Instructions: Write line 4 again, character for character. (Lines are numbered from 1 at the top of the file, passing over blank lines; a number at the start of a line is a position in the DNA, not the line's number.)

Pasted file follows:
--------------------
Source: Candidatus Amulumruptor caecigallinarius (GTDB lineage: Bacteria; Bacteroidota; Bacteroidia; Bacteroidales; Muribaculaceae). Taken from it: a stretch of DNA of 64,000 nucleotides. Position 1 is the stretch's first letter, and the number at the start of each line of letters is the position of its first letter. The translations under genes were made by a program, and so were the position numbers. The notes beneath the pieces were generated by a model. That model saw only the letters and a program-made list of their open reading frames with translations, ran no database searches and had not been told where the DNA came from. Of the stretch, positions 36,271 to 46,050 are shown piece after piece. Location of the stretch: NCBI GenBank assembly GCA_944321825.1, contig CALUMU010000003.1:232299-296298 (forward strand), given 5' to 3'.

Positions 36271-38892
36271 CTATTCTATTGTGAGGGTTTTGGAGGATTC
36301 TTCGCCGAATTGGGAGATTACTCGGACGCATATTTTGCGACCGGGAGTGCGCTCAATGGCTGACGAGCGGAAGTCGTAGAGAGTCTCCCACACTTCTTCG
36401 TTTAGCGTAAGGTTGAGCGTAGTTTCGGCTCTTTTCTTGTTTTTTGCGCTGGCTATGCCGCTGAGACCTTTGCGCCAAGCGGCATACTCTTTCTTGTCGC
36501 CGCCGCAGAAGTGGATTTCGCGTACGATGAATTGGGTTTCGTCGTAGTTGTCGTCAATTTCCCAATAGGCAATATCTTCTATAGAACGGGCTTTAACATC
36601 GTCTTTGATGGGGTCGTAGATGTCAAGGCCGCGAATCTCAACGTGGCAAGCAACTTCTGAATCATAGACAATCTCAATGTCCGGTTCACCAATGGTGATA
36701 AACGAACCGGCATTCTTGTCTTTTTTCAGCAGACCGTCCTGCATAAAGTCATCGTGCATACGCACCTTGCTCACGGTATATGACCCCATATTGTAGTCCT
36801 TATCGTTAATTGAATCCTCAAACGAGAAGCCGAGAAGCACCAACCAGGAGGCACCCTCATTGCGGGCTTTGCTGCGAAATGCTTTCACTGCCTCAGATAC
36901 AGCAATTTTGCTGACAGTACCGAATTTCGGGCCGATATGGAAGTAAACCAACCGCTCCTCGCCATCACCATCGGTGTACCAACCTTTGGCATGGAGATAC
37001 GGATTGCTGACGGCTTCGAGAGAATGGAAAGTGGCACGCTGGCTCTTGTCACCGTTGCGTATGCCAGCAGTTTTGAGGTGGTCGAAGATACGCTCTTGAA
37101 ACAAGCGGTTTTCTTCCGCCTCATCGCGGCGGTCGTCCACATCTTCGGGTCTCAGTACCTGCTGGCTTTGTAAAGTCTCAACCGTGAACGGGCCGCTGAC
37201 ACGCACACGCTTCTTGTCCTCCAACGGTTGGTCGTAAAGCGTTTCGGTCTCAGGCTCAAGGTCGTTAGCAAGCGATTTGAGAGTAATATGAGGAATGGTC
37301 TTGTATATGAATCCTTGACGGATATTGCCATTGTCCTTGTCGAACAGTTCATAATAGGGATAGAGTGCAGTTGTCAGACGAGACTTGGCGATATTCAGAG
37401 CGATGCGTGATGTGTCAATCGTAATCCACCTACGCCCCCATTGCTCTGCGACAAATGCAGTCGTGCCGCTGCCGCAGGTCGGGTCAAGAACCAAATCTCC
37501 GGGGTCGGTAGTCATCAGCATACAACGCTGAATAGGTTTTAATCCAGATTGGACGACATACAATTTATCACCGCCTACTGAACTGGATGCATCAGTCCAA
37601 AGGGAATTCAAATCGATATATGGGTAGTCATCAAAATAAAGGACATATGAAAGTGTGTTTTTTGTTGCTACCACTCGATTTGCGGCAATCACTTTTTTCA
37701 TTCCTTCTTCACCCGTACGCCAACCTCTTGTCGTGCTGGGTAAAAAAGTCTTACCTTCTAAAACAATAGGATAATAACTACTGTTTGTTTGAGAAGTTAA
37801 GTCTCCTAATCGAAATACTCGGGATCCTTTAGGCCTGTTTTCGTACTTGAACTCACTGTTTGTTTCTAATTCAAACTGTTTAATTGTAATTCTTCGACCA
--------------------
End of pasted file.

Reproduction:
36301 TTCGCCGAATTGGGAGATTACTCGGACGCATATTTTGCGACCGGGAGTGCGCTCAATGGCTGACGAGCGGAAGTCGTAGAGAGTCTCCCACACTTCTTCG